Boyland portrait

Philip Boyland

 

Date: Thursday, March 5, 2015
Time: 3:10 PM
Place: Byker Auditorium, Chemistry and Biochemistry Building

Title: Topology, Tangling and Fluid Mixing

Sponsoring department: Mathematical Sciences

Summary:

When we look at flowing water, our attention is drawn to the complicated patterns, the swirls, eddies and flow lines that change and evolve,
but also maintain a kind of constancy. These images and structures have
fascinated artists and scientists for millennia.This lecture will begin with a description of some of the morphology and mathematics of these structures, followed by a discussion of their application to fluid mixing. Ideas and theorems from topology and chaotic dynamical systems will yield principles to design efficient mixers. The main mathematical idea is that the topological constraints give rise to the exponential growth of material lines and thus of the gradients of transported quantities. The lecture will conclude with a discussion of how the same collection of topological/dynamical ideas can be used to quantify the entangling of such diverse entities as hair, ocean floats and individual motion in crowds.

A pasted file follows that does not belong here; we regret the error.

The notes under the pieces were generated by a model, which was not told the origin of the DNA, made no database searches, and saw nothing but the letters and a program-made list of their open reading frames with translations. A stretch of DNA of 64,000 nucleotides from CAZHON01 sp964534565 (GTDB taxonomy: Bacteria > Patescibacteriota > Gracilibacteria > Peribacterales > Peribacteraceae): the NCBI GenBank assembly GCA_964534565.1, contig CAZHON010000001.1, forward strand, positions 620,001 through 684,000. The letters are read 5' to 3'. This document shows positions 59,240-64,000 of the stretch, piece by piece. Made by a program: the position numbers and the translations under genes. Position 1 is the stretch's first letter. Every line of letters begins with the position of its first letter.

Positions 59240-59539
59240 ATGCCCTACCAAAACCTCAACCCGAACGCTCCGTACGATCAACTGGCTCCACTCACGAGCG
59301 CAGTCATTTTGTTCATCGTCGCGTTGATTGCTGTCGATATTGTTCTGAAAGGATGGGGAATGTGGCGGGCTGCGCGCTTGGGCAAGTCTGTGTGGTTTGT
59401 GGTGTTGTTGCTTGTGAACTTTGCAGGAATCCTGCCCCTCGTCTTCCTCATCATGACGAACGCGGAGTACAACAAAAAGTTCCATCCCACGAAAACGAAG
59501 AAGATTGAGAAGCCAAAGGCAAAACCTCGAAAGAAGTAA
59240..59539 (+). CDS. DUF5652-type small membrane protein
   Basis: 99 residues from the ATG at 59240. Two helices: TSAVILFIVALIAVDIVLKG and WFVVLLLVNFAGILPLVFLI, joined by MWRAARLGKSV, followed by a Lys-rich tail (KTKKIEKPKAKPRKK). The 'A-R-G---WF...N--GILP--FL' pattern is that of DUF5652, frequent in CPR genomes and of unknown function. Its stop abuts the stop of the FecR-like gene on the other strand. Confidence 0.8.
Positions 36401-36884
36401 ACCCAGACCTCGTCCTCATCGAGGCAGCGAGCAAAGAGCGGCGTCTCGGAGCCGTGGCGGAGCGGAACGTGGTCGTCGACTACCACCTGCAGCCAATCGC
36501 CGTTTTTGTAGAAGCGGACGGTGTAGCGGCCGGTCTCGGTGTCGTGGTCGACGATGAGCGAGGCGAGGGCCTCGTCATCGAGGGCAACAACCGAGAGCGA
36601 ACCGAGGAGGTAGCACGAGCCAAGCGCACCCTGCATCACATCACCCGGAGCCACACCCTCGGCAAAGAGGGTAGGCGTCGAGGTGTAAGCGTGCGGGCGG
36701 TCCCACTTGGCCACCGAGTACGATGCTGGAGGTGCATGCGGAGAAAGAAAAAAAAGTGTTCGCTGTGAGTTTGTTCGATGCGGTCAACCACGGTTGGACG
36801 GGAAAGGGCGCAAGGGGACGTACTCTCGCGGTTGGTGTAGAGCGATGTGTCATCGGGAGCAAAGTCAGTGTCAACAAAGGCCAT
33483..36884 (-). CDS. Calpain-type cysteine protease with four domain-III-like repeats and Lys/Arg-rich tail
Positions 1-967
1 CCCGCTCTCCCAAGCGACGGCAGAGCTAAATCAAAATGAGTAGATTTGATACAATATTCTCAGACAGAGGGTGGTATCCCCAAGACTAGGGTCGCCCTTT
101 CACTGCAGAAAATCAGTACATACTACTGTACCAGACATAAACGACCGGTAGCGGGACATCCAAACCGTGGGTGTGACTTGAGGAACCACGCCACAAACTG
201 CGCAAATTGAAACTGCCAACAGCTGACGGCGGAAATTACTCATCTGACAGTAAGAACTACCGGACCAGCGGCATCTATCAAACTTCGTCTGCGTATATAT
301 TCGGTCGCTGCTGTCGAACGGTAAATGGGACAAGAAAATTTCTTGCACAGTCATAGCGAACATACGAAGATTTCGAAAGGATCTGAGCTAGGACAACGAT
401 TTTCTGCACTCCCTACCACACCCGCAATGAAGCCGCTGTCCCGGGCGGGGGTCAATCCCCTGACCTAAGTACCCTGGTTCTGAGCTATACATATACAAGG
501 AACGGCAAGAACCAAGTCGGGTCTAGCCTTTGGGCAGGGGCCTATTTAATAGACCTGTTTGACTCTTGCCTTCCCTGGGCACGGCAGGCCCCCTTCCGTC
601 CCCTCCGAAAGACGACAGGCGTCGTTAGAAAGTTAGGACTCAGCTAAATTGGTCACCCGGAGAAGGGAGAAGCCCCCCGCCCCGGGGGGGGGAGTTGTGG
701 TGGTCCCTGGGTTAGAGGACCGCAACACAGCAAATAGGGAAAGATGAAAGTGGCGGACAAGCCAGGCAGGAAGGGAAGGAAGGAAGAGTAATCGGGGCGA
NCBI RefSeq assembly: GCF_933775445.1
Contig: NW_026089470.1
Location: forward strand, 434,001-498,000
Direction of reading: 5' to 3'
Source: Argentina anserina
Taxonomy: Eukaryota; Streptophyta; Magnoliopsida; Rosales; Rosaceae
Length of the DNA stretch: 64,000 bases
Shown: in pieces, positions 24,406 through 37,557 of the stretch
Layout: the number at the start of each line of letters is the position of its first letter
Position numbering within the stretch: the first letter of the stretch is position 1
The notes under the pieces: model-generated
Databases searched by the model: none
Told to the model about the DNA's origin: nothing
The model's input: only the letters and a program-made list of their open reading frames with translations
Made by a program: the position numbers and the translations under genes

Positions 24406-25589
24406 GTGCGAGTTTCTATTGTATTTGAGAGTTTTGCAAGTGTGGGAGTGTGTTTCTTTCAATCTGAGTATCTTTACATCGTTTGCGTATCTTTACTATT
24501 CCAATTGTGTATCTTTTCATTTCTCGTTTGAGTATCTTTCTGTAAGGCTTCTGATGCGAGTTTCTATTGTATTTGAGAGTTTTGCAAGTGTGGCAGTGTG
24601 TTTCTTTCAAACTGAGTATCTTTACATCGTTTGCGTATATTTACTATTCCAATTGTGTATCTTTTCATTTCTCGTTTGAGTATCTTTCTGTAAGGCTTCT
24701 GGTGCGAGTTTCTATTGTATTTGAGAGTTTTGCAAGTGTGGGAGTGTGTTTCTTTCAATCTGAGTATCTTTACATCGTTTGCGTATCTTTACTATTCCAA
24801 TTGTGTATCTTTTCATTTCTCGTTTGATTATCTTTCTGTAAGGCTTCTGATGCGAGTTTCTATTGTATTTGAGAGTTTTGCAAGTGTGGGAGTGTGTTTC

About the speaker:

Philip Boyland is an expert in topological methods in dynamical systems, which is the mathematical study of system evolution. He has also made significant contributions to Hamiltonian and fluid dynamics. He is known for his discovery of a two-dimensional analogue of Sharkovki’s Theorem and his pioneering application of topological chaos in designing viscous fluid stirring protocols. A skilled expositor, he has given over 100 conference and seminar presentations. He was a Postdoctoral Fellow at Boston University and the Mathematical Science Research Institute in Berkeley. He was also a Visiting Research Fellow at the Institute for Mathematics and its Applications in Minneapolis, the IME at the University of Sao Paulo, and twice at the Isaac Newton Institute for Mathematical Sciences in Cambridge, UK. He is currently Professor of Mathematics and Co-Director of the Center for Applied Mathematics at the University of Florida.